BAGHDAD (Reuters) - A series of bombings killed at least 15 people and wounded 74 more in the Baghdad area on Sunday, including a suicide bombing targeting Iraqi soldiers north of the capital, security officials said.
Violence in Iraq has dropped sharply since the height of sectarian conflict four years ago, but bombings, assassinations and other attacks are carried out daily by a weakened Sunni Islamist insurgency and Shi‘ite militias.
At least 11 Iraqi troops were killed when a bomber blew up his car among a group of soldiers investigating another car bomb outside a checkpoint on a main street in Taji, 20 km (12 miles) north of Baghdad, said the capital’s security spokesman, Major-General Qassim al-Moussawi.
“Two vehicles exploded in Taji. The first was a parked car bomb. They were trying to defuse it, when another driver blew himself up,” he said.
Al-Moussawi said 23 others were wounded in the Taji bombing.
Iraqi security forces and police are often targeted by insurgents as Washington prepares to withdraw the remaining U.S. troops at year-end, more than eight years after the invasion that toppled Sunni dictator Saddam Hussein.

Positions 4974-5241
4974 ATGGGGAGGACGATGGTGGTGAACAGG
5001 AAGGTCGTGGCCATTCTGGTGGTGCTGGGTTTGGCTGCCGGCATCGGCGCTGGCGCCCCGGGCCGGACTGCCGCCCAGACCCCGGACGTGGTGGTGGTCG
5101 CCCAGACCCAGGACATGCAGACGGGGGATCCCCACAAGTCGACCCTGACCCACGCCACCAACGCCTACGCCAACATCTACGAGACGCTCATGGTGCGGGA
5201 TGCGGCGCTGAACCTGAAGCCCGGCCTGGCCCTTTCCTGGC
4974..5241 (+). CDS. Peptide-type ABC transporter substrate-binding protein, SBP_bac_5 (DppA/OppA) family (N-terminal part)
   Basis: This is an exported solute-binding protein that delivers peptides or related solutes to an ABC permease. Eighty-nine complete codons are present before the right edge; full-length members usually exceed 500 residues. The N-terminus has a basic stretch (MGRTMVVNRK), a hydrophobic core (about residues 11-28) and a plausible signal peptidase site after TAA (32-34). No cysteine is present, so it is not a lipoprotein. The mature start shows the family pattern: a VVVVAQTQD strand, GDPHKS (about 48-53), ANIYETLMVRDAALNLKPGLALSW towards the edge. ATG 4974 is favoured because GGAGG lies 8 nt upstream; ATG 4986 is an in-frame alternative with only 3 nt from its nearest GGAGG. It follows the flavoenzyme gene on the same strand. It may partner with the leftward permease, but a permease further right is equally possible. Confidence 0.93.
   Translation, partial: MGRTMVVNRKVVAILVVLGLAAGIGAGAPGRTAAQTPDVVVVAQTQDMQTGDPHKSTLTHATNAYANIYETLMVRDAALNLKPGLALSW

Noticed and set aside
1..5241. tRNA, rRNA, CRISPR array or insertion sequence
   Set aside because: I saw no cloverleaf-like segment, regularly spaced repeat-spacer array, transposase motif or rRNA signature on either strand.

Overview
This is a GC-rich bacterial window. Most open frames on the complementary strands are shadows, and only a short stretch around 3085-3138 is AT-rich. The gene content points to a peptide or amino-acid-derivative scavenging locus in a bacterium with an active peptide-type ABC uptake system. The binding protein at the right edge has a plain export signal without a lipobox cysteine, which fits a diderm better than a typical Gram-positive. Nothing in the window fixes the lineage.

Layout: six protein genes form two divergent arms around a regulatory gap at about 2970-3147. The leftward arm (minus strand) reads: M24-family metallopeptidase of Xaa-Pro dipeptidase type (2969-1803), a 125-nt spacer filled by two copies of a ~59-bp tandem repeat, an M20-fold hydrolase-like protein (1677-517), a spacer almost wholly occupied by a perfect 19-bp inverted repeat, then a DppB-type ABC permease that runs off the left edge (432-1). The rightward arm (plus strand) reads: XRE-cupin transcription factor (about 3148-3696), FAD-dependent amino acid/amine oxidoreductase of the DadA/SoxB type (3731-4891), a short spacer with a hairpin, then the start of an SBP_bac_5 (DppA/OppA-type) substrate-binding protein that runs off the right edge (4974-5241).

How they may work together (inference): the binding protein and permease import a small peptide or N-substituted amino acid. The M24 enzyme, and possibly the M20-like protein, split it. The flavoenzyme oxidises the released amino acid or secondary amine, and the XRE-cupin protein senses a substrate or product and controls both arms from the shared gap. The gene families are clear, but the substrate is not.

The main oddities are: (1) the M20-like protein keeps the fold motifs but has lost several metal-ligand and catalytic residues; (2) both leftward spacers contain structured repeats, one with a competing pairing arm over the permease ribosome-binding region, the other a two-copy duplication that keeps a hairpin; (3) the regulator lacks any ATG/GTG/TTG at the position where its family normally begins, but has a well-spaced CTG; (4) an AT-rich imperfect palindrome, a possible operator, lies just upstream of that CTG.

On Sunday, four roadside bombs and a parked car bomb also targeted a Federal Police base in Amil District, southwestern Baghdad, killing two civilians and wounding 15 including three policemen, a security official said.
Two more people were killed and another seven were wounded by another roadside bomb planted near a hospital in Sadr City in northeastern Baghdad.
Iraqi forces will take over full control of security at the end of this year when the remaining 47,000 U.S. troops are scheduled to leave Iraq. U.S. troops are now mainly engaged in training and advising local forces.
Prime Minister Nuri al-Maliki has said Iraqi forces are ready to contain internal threats. But he has called on Iraq’s main political parties to discuss the sensitive issue of whether to extend some U.S. troop presence.
Some officials have suggested a small U.S. force remain to assist Iraqis in areas such as intelligence and border security. But already the idea of U.S. troops remaining has sparked street protests.
Three other soldiers were also killed on Sunday by a bomb attached to their Iraq army vehicle in the town of Tuz Khurmato 170 km (105 miles) north of Baghdad, police said.
Three bombs targeting security forces killed 27 people last week in the northern oil city of Kirkuk, a disputed area with a mixed Arab and Kurd population and a potential flashpoint once U.S. troops leave.
Reporting by Muhanad Mohammed, Baghdad newsroom, writing by Patrick Markey